Ford Motor Company, Ford Motors History

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Ford Motor Company

Officially founded on June 16, 1903, by the inventor of the automobile, Ford Motor Company has remained one of the leading worldwide auto producers and a staple in the city of Detroit. Although technically based in Dearborn, the original plant has its roots in Detroit and the name Henry Ford is a household name within the city. The company is well known for its mass production by moving assembly lines. The methods became known as Fordism by 1914.

The 1903 launch of the company was started with $28,000 in cash from twelve investors, one of which was Horace Dodge who would go on to found the Dodge Motor Company. What began as a small company that produced just a few cars a day on Mack Avenue in Detroit became one of the world’s largest and most profitable companies. The Ford Motor Company survived the great depression and has been family owned continuously for over 100 years.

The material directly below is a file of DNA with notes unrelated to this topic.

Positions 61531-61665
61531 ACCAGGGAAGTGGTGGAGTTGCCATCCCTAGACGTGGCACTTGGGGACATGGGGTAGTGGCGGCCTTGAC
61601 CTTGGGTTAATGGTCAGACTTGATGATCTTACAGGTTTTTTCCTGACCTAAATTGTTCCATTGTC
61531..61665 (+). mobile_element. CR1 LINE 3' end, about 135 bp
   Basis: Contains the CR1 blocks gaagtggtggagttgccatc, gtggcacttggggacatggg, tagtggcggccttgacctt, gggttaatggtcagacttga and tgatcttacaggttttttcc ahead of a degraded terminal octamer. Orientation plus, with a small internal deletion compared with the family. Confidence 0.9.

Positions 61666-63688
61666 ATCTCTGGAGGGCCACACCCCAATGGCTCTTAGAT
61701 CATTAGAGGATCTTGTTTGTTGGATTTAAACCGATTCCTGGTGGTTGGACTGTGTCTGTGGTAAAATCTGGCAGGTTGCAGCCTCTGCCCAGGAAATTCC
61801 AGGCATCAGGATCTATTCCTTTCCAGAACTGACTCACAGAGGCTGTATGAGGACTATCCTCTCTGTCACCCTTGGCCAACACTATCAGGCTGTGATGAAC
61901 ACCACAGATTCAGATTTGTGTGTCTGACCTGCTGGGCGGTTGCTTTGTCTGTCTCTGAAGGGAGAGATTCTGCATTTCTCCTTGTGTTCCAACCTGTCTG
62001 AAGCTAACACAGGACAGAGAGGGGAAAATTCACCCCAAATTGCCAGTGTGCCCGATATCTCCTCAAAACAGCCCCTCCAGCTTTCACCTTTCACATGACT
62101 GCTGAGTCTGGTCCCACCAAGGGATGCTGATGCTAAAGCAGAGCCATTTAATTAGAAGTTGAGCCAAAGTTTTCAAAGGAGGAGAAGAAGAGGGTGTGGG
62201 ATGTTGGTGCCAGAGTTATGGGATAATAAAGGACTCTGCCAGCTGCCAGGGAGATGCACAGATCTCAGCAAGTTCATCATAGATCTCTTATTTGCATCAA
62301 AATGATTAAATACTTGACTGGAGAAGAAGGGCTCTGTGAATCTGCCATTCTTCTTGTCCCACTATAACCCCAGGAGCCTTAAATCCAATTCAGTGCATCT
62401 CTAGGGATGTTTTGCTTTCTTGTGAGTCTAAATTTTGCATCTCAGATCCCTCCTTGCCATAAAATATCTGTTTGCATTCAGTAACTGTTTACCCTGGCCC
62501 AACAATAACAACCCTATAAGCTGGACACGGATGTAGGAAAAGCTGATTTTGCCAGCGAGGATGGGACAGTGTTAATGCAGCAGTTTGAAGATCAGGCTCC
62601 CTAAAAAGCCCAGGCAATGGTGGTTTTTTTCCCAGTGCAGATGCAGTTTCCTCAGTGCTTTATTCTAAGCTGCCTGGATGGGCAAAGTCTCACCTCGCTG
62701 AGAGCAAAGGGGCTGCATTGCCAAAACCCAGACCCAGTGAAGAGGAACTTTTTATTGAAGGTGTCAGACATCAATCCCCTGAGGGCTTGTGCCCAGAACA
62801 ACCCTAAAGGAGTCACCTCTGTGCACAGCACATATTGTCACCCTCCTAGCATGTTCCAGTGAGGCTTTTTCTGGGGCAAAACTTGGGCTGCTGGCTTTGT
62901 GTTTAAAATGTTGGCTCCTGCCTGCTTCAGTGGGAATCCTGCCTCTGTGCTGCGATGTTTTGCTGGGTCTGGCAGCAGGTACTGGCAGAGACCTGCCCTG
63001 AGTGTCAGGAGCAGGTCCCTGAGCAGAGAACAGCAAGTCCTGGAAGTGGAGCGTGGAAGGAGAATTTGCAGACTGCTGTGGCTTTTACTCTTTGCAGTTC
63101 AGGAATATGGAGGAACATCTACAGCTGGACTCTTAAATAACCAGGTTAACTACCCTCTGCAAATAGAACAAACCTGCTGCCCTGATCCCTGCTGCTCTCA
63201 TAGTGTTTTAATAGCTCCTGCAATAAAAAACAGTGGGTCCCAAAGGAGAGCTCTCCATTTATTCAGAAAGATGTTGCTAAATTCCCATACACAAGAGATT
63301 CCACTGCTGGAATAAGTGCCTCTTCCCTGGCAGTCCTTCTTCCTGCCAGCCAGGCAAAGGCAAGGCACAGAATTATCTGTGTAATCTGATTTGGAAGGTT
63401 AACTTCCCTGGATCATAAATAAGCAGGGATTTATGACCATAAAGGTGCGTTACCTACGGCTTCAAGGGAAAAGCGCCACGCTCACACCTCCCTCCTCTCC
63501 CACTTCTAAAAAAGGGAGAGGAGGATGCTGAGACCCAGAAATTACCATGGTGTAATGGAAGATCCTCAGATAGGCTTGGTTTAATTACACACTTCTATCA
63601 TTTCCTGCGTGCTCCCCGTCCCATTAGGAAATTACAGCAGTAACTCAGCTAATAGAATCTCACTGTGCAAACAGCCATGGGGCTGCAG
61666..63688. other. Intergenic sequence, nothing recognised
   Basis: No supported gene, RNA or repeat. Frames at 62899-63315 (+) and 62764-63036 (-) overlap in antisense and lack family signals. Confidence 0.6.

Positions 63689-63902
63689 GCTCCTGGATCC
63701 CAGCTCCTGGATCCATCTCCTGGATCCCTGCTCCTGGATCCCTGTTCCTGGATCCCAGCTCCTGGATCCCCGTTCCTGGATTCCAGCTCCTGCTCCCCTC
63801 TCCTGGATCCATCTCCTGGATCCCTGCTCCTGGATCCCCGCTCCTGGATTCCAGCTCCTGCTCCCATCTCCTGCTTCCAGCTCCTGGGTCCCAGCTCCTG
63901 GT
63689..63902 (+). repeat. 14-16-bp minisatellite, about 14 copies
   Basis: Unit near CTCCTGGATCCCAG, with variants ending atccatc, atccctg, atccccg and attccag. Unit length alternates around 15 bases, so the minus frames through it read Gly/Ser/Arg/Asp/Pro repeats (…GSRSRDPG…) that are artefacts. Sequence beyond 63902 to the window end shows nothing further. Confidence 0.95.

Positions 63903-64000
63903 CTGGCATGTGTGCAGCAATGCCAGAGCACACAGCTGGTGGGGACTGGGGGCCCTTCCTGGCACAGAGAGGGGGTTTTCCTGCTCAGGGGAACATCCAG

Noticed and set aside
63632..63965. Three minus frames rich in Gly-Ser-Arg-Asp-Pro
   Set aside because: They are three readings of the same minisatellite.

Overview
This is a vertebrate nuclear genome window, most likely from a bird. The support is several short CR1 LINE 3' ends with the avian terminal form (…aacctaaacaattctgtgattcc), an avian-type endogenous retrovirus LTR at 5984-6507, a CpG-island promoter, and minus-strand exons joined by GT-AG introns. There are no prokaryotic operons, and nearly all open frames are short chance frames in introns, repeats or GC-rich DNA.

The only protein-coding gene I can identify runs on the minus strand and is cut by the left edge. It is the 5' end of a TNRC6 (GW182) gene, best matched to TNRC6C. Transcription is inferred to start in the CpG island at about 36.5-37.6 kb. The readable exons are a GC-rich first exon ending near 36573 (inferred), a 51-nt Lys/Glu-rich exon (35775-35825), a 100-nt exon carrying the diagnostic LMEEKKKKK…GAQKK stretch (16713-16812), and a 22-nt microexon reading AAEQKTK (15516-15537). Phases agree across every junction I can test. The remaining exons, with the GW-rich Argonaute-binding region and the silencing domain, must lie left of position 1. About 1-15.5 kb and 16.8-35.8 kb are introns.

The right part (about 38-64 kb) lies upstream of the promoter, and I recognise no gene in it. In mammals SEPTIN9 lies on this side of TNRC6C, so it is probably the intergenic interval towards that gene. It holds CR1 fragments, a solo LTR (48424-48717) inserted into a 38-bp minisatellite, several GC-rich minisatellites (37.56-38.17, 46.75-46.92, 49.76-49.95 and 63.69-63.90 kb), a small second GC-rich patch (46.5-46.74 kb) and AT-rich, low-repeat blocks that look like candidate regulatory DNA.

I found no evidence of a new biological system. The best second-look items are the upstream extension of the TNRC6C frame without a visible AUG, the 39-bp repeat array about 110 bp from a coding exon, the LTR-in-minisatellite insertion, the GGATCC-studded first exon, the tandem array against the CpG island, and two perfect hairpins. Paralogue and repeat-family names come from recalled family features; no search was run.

Recent developments within the Ford Motor Company include selling large numbers of vehicles during a period of booming American economy, soaring stock market, and low fuel prices. The turn of the century brought higher fuel prices and a faltering economy which led to declining sales and sliding profit margins. Sales of fuel guzzling SUVs dropped and profit margins further decreased due to incentives in the form of rebates to offset declining demand.

After the SUV debacle, ford began marketing a new range of vehicles such as crossover SUVs as well as hybrid electric powertrain technology for the Ford Escape Hybrid. The multi-million dollar project hopes to allow the cars to interact with electrical grids. Experts say that electric cars will be the future of the automobile industry without a doubt. The 2005 plan titled ‘The Way Forward’ involved dropping unprofitable and inefficient models, consolidating production lines, shutting down 14 factories, and cutting 30,000 jobs.

November 2008 brought the major Michigan auto companies together for Congressional hearings concerning financial aid. The automotive industry crisis led the companies to sustain the industry. The companies were unable to receive government aid, but GM and Chrysler gained monetary assistance from the T.A.R.P. funding provisions of the Executive Branch. 2008 ended up with Ford announcing a $14.6 billion dollar loss, but still with enough liquidity to fund its business plans. All of the Detroit auto companies are still in dire straits and will find out soon if the answer is bankruptcy or corporate bailout.

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